Sex Trade

Sex Trade

The sex trade industry is broad and encompasses a variety of activities including escort services, street-level sex workers, pornography, exotic dancing, massage, internet work, phone sex operators and third-party support (drivers, managers, bartenders etc.).

The laws in Canada about sex work and prostitution are currently being challenged in court. “Prostitution” itself is legal in Canada but there are several laws related to it that make conducting sex work difficult. (Note: prostitution is a very specific type of sex work and is used mostly as a legal term within the sex worker community; sex trade or sex work is the preferred term).

In the Criminal Code, there are four sections directly related to sex work:

Section 213 makes “communicating for the purpose of prostitution” illegal. This means that you cannot talk about the exchange of money (or any goods/services) for sex in a public place. Discussion on the phone or internet is generally considered legal so many sex workers will make their arrangements on the phone/on-line even if meeting the client in a public place.

Sections 210 and 211 refer to “bawdy houses” or a place to have sex (based on Victorian-era laws about brothels). It is illegal to keep a common bawdy house, be found in one (whether worker, client or visitor) or to direct or take someone to one (i.e. taxi drivers).

Section 212 prohibits “living on the avails of prostitution” or “procuring prostitution.” While this law is designed to prevent exploitation (e.g. pimps, human traffickers) it is very broad. For example, a sex worker cannot ask another sex worker to join him or her with a client or refer a client to another sex worker. All roommates, family members, friends and partners living with a sex worker must prove that they are not dependent upon the sex worker’s income (even if they have no relationship to the work).

For some people, sex work stems from a background of poverty, addiction, lack of education and abuse. A significant number of sex workers are survivors of sexual abuse including rape, sexual assault and incest. Additionally, many sex workers have been part of the child welfare system (adoption, foster care, juvenile detention) in their youth or childhood.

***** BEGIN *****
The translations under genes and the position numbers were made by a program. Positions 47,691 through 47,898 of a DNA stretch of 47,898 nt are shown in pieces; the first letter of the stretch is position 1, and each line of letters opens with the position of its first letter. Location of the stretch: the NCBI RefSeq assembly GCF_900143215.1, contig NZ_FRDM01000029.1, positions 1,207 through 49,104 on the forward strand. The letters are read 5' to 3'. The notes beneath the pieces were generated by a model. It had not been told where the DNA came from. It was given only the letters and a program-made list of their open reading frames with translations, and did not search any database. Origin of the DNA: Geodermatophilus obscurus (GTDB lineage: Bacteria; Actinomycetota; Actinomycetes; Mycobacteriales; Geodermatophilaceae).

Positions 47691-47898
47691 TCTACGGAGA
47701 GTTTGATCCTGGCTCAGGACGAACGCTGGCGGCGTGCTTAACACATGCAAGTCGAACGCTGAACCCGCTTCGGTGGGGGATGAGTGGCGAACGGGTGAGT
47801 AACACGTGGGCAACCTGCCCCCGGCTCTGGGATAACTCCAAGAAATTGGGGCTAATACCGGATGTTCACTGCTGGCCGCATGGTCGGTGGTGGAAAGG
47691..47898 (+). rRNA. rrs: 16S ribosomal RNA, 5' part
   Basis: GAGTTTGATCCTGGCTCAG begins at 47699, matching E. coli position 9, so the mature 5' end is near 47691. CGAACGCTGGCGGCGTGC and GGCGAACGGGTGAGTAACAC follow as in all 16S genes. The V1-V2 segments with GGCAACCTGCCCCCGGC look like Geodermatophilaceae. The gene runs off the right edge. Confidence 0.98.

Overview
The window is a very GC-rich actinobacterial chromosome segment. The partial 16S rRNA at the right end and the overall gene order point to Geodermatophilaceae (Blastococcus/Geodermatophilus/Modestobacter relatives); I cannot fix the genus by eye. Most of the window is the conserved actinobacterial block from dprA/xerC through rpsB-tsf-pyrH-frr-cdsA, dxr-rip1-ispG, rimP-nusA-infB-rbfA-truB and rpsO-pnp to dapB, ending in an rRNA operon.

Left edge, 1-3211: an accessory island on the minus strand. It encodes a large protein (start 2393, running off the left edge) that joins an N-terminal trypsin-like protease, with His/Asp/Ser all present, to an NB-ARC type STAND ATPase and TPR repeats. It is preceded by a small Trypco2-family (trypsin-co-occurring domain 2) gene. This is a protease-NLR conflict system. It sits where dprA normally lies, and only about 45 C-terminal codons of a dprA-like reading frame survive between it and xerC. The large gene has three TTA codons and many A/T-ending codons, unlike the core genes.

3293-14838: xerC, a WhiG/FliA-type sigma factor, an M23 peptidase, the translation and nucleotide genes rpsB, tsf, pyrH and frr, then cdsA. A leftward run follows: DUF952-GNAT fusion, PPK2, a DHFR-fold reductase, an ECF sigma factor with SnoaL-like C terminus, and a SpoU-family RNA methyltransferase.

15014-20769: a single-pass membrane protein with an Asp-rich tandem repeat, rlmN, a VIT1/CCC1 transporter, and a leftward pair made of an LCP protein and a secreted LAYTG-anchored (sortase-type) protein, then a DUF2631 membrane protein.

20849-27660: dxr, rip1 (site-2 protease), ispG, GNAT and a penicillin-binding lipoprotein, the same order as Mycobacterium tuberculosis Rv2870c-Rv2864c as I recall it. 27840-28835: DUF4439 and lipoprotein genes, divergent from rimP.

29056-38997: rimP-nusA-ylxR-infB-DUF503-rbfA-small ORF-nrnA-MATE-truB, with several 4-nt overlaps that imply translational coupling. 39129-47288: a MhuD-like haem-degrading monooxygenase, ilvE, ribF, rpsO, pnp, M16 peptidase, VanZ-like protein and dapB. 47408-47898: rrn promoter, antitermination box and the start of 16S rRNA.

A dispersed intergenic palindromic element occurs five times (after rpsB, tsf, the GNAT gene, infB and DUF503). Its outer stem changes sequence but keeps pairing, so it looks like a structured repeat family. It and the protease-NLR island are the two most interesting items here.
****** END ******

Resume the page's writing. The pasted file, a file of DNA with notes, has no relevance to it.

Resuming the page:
For some people, however, becoming a sex worker is a conscious and informed act or choice; this is particularly true for people engaged in higher-end work including exotic dancing, pornography and private escort services.

Sex work, and therefore sex workers, are often victimized and marginalized. Violence against sex workers is continual and for women working on the street especially the fear of kidnapping, rape, physical assault, theft and harassment is constant. Despite sex work being mostly legal in Canada, moralization of sex work – especially as it pertains to women – often causes problems and leads to arrests and harassments. Businesses and neighbourhoods may protest visibility of street level sex work in the area, leading police to conduct sweeps.

Some people experiencing homelessness turn to sex work as means of staying alive or obtaining the necessities of life. Known as “survival sex” this includes the exchange of sex for money, as well as food, clothing, shelter or a place to stay. This is particularly common amongst female street youth, but also affects men, women and transgendered individuals of all ages.

The International Day to End Violence Against Sex Workers is celebrated annually on December 17th. The day, originally organized by the Sex Workers Outreach Project USA (SWOP-USA) started to honour the deaths of the women killed by the Green River Killer in Seattle Washington, Gary Leon Ridgway. Events are now held across the world. The Red Umbrella has been adopted as a symbol of sex worker rights after first being used by Venetian sex workers in 2002.